That tantalizing strangeness — the asymmetrical phrasing, the odd tensions in the chords that pulse through the pieces in the voicings of Bley’s piano and Swallow’s five-string electric bass and in the way Sheppard and Fresu navigate those chord changes — belies the surface pop-song familiarity. When she writes a cyclical triple-meter melody like the album’s “Ad Infinitum,” you might wish the deceptively simple tune would go on forever.
Bley marks the turning point in her music as her association with long-time companion Swallow (who also happens to be one of the most important voices in jazz bass). “He started making me play Real Book tunes,” she says, referring to the semi-underground collection of jazz and pop-standard lead sheets that Swallow is credited with helping to create. “He taught me how to play with my left hand — accompanying myself at the piano. I used to double the bass notes or do really stupid things. And he taught me what to do over a period of about a year just playing privately in the basement of my house. That was about 20 years ago. Before that time, I didn’t know what chord changes were, even. I’m sure I wrote chord changes, but I didn’t know what they were called.”
Which is remarkable when you consider that early in her career older composers like Russell and Giuffre were adopting Bley’s work as sophisticated compositions. “It was the opposite,” she counters. “The sophistication happened with learning that conservative way of doing things. Before that, I had a wild imagination, and I wrote down a lot of things without wondering what they meant. Now, I’ve totally changed, and I think very hard about song form and specific changes and the history of music and the history of piano playing in general — who does it, what they’re doing, why they’re doing it, and how could I do it. And of course I can’t do it, but it’s fun to try.”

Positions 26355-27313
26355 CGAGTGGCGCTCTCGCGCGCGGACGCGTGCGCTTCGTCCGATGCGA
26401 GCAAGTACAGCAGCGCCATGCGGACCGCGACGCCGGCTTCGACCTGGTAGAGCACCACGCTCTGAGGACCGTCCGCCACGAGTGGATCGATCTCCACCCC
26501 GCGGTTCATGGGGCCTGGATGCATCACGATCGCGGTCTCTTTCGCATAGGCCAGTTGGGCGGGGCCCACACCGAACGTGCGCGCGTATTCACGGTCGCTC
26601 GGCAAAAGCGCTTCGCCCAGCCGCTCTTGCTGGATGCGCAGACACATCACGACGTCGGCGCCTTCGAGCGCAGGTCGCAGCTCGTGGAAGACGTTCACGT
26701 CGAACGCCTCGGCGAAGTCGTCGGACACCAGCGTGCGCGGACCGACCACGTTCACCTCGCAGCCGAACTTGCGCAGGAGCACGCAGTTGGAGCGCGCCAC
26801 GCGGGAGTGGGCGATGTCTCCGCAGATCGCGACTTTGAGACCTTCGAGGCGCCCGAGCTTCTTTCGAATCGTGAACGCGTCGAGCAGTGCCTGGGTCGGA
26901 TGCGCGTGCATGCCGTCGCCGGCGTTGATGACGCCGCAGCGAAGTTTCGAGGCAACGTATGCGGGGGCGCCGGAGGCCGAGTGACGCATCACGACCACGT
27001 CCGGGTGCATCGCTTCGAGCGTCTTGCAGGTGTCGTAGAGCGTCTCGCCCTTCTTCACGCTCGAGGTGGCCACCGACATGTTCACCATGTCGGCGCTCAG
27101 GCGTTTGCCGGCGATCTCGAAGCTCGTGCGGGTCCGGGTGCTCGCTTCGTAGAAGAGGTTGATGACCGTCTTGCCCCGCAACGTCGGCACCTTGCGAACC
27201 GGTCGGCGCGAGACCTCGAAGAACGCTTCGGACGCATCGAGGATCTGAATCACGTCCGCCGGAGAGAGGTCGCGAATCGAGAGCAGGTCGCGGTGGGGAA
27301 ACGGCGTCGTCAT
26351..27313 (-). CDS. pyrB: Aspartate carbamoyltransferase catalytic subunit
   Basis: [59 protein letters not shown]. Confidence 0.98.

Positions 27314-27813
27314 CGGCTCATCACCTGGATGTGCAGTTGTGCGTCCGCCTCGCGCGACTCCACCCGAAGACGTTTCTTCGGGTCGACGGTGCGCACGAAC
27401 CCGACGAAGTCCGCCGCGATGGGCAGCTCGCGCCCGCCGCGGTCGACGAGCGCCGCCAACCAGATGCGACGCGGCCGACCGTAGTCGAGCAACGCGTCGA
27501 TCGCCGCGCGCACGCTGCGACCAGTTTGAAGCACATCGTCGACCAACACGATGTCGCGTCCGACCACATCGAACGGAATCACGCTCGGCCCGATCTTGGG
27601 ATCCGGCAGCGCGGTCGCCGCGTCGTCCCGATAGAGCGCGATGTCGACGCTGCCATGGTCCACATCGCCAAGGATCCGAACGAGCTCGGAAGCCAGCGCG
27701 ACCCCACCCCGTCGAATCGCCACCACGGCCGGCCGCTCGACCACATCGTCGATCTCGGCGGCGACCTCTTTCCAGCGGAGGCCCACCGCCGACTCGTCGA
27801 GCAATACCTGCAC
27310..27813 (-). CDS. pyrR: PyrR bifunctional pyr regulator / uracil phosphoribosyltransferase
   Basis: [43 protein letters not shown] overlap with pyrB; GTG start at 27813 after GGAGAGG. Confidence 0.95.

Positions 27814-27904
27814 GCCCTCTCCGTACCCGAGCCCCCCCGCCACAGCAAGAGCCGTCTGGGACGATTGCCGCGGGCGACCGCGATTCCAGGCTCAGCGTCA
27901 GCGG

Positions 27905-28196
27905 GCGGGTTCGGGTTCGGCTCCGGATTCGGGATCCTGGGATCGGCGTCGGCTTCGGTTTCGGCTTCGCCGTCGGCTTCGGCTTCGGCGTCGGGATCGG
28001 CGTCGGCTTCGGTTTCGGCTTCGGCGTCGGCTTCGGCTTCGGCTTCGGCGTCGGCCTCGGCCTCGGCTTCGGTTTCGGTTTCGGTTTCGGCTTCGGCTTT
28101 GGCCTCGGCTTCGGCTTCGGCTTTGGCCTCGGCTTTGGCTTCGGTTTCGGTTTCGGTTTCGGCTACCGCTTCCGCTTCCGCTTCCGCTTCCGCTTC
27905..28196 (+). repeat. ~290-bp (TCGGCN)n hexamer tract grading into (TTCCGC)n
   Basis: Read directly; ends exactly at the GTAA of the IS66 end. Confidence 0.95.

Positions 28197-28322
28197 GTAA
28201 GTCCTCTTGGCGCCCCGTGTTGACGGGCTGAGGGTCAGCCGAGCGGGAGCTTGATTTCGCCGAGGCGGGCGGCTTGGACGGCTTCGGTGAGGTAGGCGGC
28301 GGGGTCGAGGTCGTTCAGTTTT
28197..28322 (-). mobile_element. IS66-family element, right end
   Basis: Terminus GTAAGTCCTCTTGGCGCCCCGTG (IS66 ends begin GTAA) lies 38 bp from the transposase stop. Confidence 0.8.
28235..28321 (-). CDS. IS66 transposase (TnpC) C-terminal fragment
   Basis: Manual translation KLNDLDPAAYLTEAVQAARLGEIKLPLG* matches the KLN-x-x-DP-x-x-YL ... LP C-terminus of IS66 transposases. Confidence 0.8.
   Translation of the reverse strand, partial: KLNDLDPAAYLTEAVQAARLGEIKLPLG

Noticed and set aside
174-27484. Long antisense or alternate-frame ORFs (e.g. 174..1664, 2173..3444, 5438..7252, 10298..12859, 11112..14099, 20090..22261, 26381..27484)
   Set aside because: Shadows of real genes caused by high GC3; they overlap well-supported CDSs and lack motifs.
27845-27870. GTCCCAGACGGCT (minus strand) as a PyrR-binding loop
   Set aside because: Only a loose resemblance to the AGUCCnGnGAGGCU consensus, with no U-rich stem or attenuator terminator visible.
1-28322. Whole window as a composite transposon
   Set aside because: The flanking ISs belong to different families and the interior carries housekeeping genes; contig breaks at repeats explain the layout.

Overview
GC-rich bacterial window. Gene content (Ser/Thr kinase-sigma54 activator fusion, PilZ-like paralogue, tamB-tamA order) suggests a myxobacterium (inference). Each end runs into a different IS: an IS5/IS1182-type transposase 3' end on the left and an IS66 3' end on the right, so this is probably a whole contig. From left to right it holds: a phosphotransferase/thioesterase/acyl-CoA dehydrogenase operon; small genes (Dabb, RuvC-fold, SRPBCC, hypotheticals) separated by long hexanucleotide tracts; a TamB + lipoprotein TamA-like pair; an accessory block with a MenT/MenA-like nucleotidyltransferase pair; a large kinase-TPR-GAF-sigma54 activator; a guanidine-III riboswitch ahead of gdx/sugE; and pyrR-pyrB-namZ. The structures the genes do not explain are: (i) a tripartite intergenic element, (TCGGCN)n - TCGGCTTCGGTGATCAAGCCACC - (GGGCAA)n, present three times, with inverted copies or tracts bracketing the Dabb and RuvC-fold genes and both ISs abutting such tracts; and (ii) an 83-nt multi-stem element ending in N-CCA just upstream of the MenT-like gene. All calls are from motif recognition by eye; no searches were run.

Another maverick jazz composer, Bill Frisell, came through town a couple of weeks ago. Frisell’s music can seem reticent — so absorbed in the now of itself, the cyclical patterns over a sustained drone, the rhythmless drift of timelessness — that nothing threatens to happen. His work with 858 Quartet would seem to offer the same promise — music inspired by the painting of Gerhard Richter. If Frisell’s sometimes countrified jazz is as broad and open as the Great Plains, then what of music inspired by abstract canvases — color, line, and shape without reference?
The Regattabar show on March 27 — the first of six scheduled sets over three nights at the club — quashed any doubts. This was Frisell the great melodist, the master of egalitarian ensemble interaction, where no one’s role is clearly defined. The music is open, gradual, quiet, and yet it goes somewhere — and takes you with it. The players from Frisell’s 2005 Songlines release, Richter 858, joined him string-quartet-style, seated in a semi-circle: violinist Jenny Scheinman, violist Eyvind Kang, and cellist Hank Roberts. There was little of the album’s occasional roar and dissonance. The music drifted slowly into view — some tentative plucking from Frisell, hints of bowed melody from Roberts, the rest of the quartet eventually joining in on melodic fragments passed about, quiet dissonant counterlines, some electronic looping of guitar tones, a siren viola call, more rhythmic throb, Roberts bowing shrilly below the bridge, beating on the strings, and creating a Japanese koto sound in tandem with Frisell.